Learn more about the program here:
Currently, the DTA is at public loggerheads with one of Australia’s most influential national security policy think tanks, the Australian Strategic Policy Institute (ASPI), over claims it’s GovPass digital identity rollout needs strict legislation to stop a Chinese-style social credit system.
A report from ASPI has found weak legislative protections, a lack of attempts at communicating the changes to the public, and the potential for the ID to “turbocharge” how private companies gather details about customers could mire the reform in controversy, much like the failed Australia ID Card:
“National multi-use identity schemes have a poor track record in Australia.
To gain public approval for this major reform, the government needs a fresh approach that places the citizen at the centre of the system.”
The author draws a link to the Hawke government’s doomed Australia Card, the first attempt in recent decades to introduce a single ID for citizens and a project that brought on a double dissolution election and was later abandoned.
CHINA SOCIAL CREDIT SYSTEM
In the report, ASPI says weak controls over businesses using the scheme risk laying the groundwork for an Australian, for-profit version of China’s “social credit scheme” using networks of CCTV and databases to monitor citizens, the think tank said in the report released on Thursday.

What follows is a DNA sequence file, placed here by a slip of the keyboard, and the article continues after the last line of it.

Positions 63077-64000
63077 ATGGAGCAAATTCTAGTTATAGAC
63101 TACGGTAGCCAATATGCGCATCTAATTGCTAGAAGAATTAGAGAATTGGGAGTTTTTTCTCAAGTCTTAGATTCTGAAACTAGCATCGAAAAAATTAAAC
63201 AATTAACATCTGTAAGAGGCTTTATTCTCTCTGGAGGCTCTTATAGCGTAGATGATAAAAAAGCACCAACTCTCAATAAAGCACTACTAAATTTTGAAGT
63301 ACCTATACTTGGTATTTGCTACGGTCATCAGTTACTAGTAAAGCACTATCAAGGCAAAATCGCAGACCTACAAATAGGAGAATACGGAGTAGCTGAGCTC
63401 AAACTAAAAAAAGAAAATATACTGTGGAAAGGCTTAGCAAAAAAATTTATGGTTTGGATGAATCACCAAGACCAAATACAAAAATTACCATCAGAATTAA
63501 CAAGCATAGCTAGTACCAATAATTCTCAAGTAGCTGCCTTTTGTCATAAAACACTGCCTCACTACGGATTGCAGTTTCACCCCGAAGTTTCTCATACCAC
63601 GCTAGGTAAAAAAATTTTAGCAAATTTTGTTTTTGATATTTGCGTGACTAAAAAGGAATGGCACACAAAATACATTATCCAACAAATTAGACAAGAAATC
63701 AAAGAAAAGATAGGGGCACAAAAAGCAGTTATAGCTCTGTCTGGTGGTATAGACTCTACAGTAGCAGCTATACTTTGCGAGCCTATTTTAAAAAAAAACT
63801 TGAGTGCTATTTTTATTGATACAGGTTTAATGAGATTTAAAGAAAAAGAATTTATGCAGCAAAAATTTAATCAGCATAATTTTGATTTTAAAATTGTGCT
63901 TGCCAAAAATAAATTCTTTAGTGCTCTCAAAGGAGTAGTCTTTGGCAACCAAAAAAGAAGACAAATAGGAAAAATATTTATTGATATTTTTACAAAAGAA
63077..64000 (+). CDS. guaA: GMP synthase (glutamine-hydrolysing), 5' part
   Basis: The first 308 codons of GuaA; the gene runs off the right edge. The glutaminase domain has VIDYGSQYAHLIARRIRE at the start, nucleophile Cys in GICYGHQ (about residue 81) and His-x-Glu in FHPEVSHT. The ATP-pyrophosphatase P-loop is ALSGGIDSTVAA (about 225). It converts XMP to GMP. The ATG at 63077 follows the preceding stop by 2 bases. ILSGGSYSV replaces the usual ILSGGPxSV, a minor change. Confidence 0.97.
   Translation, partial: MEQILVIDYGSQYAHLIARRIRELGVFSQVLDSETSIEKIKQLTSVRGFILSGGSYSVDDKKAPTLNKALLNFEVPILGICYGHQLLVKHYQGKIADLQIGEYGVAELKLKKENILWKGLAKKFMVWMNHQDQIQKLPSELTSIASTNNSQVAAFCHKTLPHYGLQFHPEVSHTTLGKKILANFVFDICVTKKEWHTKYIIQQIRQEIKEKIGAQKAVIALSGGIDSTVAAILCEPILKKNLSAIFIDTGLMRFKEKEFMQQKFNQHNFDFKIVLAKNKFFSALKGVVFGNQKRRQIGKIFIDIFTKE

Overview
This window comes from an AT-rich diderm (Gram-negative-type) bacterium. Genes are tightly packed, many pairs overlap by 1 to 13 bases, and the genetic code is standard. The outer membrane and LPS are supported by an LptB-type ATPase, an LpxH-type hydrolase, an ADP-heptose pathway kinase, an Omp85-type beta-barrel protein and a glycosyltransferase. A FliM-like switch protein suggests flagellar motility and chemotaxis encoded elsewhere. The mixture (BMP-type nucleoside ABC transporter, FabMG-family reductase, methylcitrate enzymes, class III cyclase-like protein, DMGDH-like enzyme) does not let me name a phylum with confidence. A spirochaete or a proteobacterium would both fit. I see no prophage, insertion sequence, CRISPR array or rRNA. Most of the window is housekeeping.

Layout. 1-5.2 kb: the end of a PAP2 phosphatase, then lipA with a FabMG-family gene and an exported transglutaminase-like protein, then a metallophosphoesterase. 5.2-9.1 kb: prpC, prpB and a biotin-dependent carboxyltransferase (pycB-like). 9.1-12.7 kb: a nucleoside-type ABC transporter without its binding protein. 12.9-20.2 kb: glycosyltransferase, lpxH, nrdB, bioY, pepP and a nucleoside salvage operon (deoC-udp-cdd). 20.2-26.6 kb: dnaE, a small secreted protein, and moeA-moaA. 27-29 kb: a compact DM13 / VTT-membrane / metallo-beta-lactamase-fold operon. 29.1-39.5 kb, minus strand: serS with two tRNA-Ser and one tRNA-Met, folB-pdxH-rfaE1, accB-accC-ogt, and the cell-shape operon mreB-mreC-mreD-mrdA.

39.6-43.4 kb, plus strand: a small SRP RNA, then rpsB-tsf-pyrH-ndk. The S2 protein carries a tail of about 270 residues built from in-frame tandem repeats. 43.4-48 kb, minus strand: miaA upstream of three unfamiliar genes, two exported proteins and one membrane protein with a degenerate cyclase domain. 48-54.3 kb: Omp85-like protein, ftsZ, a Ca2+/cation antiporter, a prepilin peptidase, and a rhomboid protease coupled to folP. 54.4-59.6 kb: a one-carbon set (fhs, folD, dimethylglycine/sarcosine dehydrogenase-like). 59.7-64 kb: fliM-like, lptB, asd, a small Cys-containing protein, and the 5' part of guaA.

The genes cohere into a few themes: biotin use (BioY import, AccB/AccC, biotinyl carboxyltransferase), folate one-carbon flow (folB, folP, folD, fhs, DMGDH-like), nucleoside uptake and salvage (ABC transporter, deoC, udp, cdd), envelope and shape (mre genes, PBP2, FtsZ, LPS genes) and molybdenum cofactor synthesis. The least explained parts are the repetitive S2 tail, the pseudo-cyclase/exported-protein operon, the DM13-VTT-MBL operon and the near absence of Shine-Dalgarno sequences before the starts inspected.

China is currently building a digital dictatorship to exert control over its 1.4 billion citizens, including the most comprehensive CCTV biometric network in history, along with a national “social credit” system already being trialed across the country.
Social credit is like a personal scorecard for each of China’s 1.4 billion citizens.
An official Party outline of the program claims: it will “allow the trustworthy to roam freely under heaven while making it hard for the discredited to take a single step”.
An ABC article, She’s A Model Citizen, But Can’t Escape China’s Social Credit System, details the current dystopia being rolled out in China and presents an accurate indication of where this technology can lead.
The ASPI report says the idea lacks adequate safeguards and in its current form is likely to attract public opposition far exceeding that directed towards the My Health Record scheme.
The DTA rejected the findings, saying the scheme had no “honeypot” of personal data for private companies to raid when building profiles of potential customers, and that no digital profiles would be created as citizens verified their identity online.